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Hovis Funeral Home

 

 

The Hovis Funeral Home is the work of the prolific Charlotte architect William Peeps.  Facing west along North Tryon Street, the narrow, two-story building sits opposite the imposing edifice of the Gothic Revival Style First United Methodist Church.   The ca. 1925  funeral home is located in the center of the block, surrounded by other low-rise commercial buildings.  The nature of the 500 block of North Tryon changed drastically between the First World War and the onset of the Great Depression.  According to a Sanborn Company Map, the block was entirely residential in 1911.  But later maps indicated that by 1929, the real estate bordering on Tryon Street was largely commercial in nature.  By 1929, the Hovis Funeral Home shared the block with the Oscar J. Thies Automobile Sales and Service Building, the massive Guthery Apartment Building, and the now demolished Colonial Apartments.

The somber nature of the mortuary business is reflected in the architecture of the building.   Peeps incorporated elements of the Gothic Revival Style into the building, a style not commonly found in 20th century commercial buildings.   The building’s prominent entrance, and the use of  quoins,  and elaborately bordered panels and shields, may have been influenced by the Beaux Arts Style.  The building’s ornate façade rests on a simple granite foundation that incorporates stone front steps.  Small basement windows pierce the granite foundation. 

 

The façade is composed of a prominent projecting central bay, constructed of sandstone.  The bay contains the entrance and all of the windows that pierce the façade on the first and second stories, and is flanked by narrow blank bays constructed with tan wire-cut brick.  The change in the masonry between the central and side bays mimics the dental pattern of the quoins.  The central bay is itself divided into three sections. 

 

 

 

The entrance is sheltered by a wide but shallow Tudor archway that shelters a replacement door.  Separated from the entrance by simple pilasters are Tudor-Arch window openings containing original casements that feature trefoil tracery.  The first-story fenestration is topped by a limestone cornice that could also be interpreted as a balustrade sill for the second-story windows.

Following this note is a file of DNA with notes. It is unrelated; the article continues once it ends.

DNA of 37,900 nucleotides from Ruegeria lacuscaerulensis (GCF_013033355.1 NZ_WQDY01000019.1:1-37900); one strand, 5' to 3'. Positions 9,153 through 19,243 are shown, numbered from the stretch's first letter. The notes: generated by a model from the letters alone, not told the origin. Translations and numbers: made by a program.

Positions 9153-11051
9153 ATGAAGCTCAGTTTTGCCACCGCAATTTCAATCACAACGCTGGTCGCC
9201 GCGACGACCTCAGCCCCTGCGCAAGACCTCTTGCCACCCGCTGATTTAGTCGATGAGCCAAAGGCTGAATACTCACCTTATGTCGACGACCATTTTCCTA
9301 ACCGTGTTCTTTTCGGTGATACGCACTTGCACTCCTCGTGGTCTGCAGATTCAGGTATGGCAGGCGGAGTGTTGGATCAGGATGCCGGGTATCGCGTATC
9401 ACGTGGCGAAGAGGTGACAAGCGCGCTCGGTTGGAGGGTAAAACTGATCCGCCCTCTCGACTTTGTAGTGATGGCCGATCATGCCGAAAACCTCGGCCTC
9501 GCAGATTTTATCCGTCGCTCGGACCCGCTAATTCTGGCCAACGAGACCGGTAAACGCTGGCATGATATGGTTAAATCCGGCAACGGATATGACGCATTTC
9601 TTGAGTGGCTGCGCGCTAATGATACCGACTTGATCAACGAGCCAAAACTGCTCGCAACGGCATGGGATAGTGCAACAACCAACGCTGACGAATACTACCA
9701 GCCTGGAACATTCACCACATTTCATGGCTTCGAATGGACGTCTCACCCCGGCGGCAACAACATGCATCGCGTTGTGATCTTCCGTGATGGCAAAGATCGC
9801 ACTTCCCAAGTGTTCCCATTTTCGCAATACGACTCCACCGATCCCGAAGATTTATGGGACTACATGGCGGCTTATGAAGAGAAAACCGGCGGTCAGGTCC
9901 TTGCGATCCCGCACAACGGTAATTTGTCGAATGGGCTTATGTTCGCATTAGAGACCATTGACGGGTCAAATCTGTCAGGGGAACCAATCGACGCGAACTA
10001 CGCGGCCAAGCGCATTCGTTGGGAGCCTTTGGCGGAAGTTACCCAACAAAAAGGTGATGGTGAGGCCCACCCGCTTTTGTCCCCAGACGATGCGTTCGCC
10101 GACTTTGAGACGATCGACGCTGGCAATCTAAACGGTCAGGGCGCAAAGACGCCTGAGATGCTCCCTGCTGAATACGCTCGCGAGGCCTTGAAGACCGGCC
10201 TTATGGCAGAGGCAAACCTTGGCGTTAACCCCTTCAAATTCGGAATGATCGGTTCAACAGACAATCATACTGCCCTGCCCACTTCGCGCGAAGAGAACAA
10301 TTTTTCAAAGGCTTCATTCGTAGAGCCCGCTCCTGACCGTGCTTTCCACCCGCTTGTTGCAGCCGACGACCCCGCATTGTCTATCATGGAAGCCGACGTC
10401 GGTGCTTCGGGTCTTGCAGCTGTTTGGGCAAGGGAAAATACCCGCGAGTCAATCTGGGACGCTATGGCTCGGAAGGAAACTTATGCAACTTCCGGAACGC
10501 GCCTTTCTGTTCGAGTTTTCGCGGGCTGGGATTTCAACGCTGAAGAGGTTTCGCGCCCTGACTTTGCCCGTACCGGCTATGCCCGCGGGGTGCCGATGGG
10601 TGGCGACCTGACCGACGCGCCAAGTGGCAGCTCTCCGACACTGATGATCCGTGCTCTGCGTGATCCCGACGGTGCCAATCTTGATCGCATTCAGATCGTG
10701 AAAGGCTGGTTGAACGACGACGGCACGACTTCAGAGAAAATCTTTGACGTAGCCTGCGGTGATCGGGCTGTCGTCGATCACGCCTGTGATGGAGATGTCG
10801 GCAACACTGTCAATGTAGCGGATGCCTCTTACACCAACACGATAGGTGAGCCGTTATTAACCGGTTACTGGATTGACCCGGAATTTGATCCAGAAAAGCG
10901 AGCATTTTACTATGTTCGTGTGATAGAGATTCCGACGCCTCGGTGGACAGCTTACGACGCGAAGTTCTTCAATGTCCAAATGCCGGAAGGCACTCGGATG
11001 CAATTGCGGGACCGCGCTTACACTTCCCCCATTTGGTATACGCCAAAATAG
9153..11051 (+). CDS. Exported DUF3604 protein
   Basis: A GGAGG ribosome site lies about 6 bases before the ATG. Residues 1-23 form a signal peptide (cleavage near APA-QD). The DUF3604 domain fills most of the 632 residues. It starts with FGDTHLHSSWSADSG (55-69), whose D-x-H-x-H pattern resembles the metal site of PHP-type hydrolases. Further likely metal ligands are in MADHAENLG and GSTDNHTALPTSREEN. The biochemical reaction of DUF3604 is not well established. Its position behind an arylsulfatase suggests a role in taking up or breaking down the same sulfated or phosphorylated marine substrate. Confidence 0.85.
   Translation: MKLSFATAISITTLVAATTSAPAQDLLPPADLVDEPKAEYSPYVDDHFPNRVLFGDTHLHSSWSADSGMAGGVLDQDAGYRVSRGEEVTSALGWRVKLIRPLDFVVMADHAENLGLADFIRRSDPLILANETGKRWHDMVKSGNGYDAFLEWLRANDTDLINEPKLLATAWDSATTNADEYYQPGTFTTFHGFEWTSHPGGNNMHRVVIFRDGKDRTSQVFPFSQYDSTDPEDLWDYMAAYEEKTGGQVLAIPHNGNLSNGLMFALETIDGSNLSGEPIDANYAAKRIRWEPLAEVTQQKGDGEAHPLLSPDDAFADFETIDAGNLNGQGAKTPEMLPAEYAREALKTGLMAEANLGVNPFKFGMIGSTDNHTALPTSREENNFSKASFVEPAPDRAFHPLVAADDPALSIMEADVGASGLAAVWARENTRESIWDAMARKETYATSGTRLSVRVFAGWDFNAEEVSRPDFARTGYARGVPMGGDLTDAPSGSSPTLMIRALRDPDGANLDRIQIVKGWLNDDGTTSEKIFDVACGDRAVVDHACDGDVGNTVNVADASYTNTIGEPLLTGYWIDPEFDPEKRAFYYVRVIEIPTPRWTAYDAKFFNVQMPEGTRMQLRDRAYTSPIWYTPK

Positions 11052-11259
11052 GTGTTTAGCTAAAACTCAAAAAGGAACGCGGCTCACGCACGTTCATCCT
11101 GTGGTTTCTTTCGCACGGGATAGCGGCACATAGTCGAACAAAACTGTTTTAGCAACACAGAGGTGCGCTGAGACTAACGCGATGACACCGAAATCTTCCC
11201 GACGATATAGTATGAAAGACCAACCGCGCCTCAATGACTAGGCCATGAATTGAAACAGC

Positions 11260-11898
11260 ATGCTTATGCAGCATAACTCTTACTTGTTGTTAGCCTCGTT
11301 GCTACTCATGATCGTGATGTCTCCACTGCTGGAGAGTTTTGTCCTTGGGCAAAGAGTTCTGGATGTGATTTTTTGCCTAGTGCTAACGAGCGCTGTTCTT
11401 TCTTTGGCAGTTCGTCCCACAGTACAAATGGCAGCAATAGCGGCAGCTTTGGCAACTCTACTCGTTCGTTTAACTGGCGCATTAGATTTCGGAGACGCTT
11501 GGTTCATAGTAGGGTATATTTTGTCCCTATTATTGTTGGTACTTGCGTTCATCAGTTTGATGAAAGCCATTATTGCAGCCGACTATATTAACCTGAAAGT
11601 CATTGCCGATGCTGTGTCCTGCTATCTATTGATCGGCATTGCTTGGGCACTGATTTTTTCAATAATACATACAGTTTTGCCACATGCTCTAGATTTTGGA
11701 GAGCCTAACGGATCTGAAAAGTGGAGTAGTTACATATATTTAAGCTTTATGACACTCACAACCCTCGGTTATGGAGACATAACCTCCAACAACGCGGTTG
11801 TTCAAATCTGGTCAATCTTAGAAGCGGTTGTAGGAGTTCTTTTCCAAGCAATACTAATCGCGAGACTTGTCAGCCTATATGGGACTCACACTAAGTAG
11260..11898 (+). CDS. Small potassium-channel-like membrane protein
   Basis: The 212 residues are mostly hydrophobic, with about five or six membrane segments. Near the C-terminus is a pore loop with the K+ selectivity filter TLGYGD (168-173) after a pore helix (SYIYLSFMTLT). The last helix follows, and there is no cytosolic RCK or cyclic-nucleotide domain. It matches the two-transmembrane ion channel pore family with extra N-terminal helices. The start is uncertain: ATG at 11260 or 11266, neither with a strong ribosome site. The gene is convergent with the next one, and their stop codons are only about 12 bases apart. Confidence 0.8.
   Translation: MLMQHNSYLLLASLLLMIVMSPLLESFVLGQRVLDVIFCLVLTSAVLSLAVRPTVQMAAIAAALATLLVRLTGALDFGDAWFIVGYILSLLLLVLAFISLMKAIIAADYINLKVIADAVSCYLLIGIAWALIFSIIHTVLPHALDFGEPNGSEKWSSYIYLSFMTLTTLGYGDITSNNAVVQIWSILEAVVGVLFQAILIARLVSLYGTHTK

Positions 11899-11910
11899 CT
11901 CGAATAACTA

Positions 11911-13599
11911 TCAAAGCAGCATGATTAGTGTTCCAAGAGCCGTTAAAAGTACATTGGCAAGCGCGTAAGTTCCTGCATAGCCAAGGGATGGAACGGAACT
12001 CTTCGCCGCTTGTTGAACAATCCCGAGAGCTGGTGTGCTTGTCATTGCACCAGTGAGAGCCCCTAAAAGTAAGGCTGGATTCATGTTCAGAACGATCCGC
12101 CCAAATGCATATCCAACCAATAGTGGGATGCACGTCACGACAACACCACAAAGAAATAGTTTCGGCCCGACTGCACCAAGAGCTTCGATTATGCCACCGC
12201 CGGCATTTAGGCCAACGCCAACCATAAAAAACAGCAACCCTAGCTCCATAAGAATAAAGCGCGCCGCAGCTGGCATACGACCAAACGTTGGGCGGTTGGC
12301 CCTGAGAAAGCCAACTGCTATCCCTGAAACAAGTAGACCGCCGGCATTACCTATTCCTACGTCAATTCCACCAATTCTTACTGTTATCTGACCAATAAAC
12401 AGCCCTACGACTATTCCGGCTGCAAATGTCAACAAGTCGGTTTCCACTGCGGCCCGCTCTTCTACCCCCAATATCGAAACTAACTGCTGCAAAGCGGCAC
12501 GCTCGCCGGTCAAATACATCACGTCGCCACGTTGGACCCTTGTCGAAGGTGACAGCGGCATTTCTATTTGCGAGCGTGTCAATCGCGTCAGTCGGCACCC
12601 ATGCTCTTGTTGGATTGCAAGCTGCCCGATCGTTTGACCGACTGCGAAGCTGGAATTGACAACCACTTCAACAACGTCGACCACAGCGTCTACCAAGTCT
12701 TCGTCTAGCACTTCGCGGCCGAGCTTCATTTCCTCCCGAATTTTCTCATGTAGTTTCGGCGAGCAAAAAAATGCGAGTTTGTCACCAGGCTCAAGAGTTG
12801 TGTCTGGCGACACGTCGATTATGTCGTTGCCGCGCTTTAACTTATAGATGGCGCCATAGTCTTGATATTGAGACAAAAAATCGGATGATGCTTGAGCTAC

The cornice features the four flared and pointed capital of the pilasters.   These capitals are connected by a belt course of stone panels.  Second-story windows openings reflect the dimensions of the first-story fenestration. 

 

 

The center window opening contains four replacement divided-light sash.  These tall ten-light sash are each topped with two-light transoms, and are similar in design to the original sash as depicted in a directory add from the 1930’s.  The center window opening is flanked by narrower window openings containing paired sash also topped with transoms.  The second-story windows are topped with a moulded cornice that extends across the blank side bays and wraps around the building.  Above the cornice rises a parapet.  Like the rest of the façade, the parapet is divided into three sections, with center section realized in limestone and the secondary bays featuring wire-cut brick.   The center section is composed of vertical stone panels that rise into a low Flemish gable with a thick coping, and featuring a cartouche.  The brick sections of the parapet feature ornate rectangular1 scuppers.

 

In contrast to the facade, the  sides and rear of the building are unadorned.  The building is seven bays deep.  The side walls are topped with a stepped parapet, protected by terra cotta tile.  On the north elevation, first and second story window openings are filled with replacement double-hung window.  Basement-level window openings are fill with glass block.  An original feature of the building is the beveled northeast corner, probably designed to allow vehicles access to the rear of the building.   The rear of the building features a wide garage opening topped with a steel lintel.   The south elevation is partially obscured by a neighboring building and is otherwise blank.